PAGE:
Issue 54, 62
Attaching Your Trellis to a Wall

Attaching a Trellis to a WallIn Garden Gate issue 54, I shared a design for a beautiful trellis that you can make in a weekend. And in “Trellis Toppers” I show you three options to personalize it with a pediment, or decoration at the top. Here’s how to attach it to a wall or fence so that air can circulate and vines can twine.

Direct Mount Method

Mounting your new trellis directly to the wall using spacers is the quickest and easiest method of attaching it. Plus it leaves plenty of space between the trellis and the wall for the vines to twine and air to circulate. It’s tightly secured to the wall if you have a windy location, but still easy to take down for painting or other maintenance.


  • 4 pcs. 1/2-in. PVC cut to 1 1/8 in. lengths OR 4 1/2-in. copper pipe couplings
  • 4 3 1/2-in. coated deck screws


  • Drill with a 3/16-in. bit and a phillips head screwdriver bit


Cut the PVC.Step one — Cut the PVC. This method involves just four 3 1/2-inch-long screws and either four 1 1/8 inch-long copper pipe couplings, or pieces of 1/2-inch-diameter PVC pipe. I’m using PVC, so I cut the pipe with a hacksaw into 1 1/8-inch sections. You can make them longer if you want to keep the trellis further away from the wall , but you’ll need longer screws. Now, if you want, you can paint the pipe sections to match the wall or the trellis, or leave them neutral.

Try to locate the studs in the wall. If the screws go into a stud, your trellis will be more secure. You can often spot a nail head in the siding, or purchase a stud finder at your home improvement store. Mark these locations on the wall. Hold the trellis against the fence or wall where you want to attach it. Adjust it so you can line up a stud and a part of the trellis frame. Mark the locations on the wall and on the trellis where you want to put screws. They may go through the side edge of the trellis as I’m doing in the photo. Or they may have to go through the top and bottom edges of the frame. It all depends where the studs are in the wall.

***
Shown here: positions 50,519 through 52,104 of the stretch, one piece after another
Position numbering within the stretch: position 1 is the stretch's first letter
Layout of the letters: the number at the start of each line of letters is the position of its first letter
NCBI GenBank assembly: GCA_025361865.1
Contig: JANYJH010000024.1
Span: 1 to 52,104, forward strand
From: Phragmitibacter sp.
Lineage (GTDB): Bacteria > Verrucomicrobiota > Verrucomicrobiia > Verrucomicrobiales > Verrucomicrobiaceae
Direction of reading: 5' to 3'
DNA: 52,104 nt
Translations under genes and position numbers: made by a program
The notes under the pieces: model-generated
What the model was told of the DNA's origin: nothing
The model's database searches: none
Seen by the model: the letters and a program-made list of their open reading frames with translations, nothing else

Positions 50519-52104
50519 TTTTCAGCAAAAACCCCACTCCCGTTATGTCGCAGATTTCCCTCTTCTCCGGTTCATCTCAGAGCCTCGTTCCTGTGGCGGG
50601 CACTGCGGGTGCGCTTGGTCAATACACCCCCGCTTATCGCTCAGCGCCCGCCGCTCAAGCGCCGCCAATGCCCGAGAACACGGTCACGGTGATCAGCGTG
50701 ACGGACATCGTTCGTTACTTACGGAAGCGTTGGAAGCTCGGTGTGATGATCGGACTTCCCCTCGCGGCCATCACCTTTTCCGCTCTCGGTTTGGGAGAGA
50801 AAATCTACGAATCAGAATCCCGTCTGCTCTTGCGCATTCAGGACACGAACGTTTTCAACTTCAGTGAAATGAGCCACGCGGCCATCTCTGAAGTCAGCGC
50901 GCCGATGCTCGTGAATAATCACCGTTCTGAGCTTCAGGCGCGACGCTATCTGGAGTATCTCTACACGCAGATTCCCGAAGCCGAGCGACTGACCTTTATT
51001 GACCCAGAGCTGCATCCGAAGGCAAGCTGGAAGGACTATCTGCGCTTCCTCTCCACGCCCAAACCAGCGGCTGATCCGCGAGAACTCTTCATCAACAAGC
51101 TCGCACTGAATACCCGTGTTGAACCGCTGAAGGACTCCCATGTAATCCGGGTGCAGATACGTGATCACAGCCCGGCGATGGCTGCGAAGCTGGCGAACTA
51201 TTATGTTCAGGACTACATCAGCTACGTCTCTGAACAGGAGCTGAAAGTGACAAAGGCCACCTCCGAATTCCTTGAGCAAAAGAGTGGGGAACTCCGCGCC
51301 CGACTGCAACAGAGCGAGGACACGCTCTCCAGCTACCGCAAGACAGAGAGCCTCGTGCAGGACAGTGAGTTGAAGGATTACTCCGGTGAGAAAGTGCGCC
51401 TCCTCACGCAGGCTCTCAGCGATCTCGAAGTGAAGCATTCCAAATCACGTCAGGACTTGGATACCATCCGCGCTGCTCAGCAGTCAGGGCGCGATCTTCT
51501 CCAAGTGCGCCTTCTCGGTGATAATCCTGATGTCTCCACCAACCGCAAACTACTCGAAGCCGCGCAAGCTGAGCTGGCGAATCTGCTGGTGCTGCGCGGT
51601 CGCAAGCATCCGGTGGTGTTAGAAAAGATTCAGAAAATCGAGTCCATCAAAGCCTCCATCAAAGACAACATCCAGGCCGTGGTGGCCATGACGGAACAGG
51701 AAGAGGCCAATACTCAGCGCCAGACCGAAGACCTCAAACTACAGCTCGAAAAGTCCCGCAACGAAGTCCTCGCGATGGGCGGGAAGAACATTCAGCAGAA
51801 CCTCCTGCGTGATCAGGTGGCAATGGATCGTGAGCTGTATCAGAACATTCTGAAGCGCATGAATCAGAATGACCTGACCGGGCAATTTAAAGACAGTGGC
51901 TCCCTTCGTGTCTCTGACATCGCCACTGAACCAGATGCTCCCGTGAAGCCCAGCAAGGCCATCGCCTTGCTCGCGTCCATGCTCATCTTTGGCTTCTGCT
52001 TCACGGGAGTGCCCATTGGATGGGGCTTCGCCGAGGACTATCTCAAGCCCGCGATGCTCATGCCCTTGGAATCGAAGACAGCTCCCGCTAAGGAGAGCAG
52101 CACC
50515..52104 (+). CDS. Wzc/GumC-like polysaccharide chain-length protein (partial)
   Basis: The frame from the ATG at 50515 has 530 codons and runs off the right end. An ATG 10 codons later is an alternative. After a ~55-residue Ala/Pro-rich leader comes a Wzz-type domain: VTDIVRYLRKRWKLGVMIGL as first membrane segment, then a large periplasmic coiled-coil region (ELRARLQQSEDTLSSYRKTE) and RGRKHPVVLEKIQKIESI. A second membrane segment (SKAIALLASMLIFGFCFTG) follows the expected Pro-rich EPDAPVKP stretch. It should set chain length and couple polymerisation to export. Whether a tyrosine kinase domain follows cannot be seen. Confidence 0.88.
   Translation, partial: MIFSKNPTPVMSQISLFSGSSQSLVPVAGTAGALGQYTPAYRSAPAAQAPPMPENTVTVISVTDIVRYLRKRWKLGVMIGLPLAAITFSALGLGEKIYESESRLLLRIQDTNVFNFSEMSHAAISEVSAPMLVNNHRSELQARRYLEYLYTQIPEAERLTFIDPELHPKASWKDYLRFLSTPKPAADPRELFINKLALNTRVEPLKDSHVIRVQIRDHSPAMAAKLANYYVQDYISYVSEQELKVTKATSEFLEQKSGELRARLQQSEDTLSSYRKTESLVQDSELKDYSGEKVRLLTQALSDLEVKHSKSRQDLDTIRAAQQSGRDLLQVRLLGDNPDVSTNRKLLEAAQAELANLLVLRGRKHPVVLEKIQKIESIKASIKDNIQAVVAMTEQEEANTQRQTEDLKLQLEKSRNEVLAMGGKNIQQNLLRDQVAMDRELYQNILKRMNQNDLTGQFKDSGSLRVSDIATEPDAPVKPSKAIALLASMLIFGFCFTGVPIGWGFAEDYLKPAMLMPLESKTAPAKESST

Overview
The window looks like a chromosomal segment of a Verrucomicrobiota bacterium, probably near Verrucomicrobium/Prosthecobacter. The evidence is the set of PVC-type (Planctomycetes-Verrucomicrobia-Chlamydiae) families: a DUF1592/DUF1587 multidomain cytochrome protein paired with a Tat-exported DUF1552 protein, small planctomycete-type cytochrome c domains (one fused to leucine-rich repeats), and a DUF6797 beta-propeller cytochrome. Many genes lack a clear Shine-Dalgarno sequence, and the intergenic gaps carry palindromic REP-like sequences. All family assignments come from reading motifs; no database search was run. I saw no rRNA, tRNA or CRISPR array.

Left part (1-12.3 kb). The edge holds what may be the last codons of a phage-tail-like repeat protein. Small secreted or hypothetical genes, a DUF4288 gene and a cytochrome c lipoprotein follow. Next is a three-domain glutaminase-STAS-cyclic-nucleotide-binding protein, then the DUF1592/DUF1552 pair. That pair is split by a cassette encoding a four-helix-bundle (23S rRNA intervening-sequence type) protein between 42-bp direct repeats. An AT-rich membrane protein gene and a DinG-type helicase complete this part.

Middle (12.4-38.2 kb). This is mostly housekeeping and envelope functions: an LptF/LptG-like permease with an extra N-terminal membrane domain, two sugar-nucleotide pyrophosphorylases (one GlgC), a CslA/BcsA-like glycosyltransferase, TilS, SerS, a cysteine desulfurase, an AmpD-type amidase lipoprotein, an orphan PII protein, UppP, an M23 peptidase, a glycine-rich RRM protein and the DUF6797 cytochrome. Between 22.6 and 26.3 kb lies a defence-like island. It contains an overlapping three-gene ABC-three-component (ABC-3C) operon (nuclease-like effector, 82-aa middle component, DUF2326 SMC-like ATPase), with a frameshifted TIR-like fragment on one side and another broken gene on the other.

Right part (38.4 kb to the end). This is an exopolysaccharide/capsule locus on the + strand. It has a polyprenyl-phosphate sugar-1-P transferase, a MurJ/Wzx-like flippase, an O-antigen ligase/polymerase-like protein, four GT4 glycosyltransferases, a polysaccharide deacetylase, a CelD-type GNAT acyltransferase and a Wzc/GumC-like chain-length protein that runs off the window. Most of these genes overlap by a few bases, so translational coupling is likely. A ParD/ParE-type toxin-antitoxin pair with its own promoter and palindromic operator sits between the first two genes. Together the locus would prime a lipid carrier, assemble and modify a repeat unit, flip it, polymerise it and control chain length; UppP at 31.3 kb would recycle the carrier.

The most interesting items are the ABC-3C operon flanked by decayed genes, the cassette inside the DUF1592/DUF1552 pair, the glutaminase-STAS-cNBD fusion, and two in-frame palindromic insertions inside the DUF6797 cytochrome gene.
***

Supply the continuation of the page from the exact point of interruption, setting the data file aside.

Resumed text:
Attach with screws.Step two — Attach with screws. If you’re working with a friend, have him or her hold the trellis in place while you level it and then predrill the holes.

If you’re working alone, here’s a system that works for me: After leveling it and marking where to drill, take the trellis down and predrill all the holes in it. Then, while holding the trellis in position on the wall, drill through one of the holes in the trellis into the wall. I like to pick one of the upper corners first. Put the screw in and tighten it part way. Now, hold the trellis up to the marks, making sure it’s level and drill another hole. Drive another screw in part way. Now you can drill the rest of the holes, but don’t put the screws in yet.

Back the screws out and insert a piece of PVC pipe between the trellis and the wall. Then put the screws back in through the trellis and the spacer into the wall, but don’t tighten them completely yet. Repeat this with the other holes and then tighten all of the screws.